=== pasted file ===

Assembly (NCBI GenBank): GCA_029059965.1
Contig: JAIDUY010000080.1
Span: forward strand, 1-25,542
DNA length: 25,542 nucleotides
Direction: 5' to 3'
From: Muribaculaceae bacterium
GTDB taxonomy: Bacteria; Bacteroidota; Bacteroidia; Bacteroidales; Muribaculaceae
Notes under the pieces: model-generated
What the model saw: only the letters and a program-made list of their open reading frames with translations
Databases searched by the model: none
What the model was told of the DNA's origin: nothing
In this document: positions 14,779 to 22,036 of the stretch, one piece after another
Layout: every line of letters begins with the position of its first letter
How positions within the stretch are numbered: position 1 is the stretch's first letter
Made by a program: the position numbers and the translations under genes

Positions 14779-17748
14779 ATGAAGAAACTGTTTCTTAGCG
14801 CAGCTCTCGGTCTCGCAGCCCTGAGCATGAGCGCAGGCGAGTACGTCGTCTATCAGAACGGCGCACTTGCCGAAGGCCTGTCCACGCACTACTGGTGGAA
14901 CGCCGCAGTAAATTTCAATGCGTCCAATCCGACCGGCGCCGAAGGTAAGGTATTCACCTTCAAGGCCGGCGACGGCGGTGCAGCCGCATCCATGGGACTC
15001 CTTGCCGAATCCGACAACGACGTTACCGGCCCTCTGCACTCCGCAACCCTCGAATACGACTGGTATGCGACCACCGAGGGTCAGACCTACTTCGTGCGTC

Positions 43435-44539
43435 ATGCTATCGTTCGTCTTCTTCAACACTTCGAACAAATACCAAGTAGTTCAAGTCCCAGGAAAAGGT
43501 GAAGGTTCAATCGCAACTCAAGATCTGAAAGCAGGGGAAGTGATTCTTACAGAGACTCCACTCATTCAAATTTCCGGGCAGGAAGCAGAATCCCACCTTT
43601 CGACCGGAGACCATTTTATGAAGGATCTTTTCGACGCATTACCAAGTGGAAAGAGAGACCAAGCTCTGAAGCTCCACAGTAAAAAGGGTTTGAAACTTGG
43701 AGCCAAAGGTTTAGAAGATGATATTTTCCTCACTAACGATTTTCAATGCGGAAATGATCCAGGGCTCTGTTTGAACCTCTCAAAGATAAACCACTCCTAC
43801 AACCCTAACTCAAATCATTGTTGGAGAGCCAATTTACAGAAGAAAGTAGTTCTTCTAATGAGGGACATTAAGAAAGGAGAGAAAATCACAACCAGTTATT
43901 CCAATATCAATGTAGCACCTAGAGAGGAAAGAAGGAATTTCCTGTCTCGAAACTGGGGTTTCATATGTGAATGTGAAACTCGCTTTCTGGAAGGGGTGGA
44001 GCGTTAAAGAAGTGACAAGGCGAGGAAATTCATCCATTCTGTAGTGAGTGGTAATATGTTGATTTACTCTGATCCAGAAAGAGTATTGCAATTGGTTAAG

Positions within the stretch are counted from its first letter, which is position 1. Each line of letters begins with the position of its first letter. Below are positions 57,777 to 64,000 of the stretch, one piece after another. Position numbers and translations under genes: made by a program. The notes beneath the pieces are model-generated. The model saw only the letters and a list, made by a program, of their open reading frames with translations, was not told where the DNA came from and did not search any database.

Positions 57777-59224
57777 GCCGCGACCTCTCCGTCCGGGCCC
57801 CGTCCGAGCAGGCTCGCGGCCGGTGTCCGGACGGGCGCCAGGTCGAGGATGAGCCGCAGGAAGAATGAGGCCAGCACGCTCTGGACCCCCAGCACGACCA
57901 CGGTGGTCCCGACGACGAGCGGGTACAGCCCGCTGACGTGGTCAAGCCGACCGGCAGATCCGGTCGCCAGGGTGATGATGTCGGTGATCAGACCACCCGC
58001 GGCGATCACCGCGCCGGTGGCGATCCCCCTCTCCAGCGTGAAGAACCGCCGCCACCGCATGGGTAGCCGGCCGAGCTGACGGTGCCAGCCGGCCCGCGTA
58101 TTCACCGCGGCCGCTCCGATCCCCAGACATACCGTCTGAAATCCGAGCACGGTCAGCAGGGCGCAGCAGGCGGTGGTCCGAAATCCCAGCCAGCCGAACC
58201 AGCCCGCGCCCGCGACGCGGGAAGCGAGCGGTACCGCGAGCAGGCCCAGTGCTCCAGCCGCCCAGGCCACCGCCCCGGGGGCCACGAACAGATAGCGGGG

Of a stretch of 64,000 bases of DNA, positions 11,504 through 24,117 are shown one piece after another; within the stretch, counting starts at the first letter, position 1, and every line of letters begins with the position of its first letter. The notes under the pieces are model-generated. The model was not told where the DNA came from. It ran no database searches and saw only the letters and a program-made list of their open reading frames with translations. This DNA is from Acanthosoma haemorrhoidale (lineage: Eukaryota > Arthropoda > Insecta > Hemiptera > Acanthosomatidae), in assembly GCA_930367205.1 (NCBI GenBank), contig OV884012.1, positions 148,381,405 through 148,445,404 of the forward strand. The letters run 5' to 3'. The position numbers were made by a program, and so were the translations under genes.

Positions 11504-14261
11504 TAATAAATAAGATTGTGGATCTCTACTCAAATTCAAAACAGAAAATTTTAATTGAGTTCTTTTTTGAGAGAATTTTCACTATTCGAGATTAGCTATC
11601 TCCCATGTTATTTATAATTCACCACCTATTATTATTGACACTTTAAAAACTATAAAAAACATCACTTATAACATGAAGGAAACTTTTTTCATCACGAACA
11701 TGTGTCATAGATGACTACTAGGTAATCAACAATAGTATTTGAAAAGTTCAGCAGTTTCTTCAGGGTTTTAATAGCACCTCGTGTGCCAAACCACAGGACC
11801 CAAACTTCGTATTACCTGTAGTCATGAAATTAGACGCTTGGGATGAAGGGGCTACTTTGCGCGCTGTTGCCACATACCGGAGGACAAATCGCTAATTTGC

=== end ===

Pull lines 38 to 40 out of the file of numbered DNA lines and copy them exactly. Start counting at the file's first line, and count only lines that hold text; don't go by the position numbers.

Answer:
Positions 11504-14261
11504 TAATAAATAAGATTGTGGATCTCTACTCAAATTCAAAACAGAAAATTTTAATTGAGTTCTTTTTTGAGAGAATTTTCACTATTCGAGATTAGCTATC
11601 TCCCATGTTATTTATAATTCACCACCTATTATTATTGACACTTTAAAAACTATAAAAAACATCACTTATAACATGAAGGAAACTTTTTTCATCACGAACA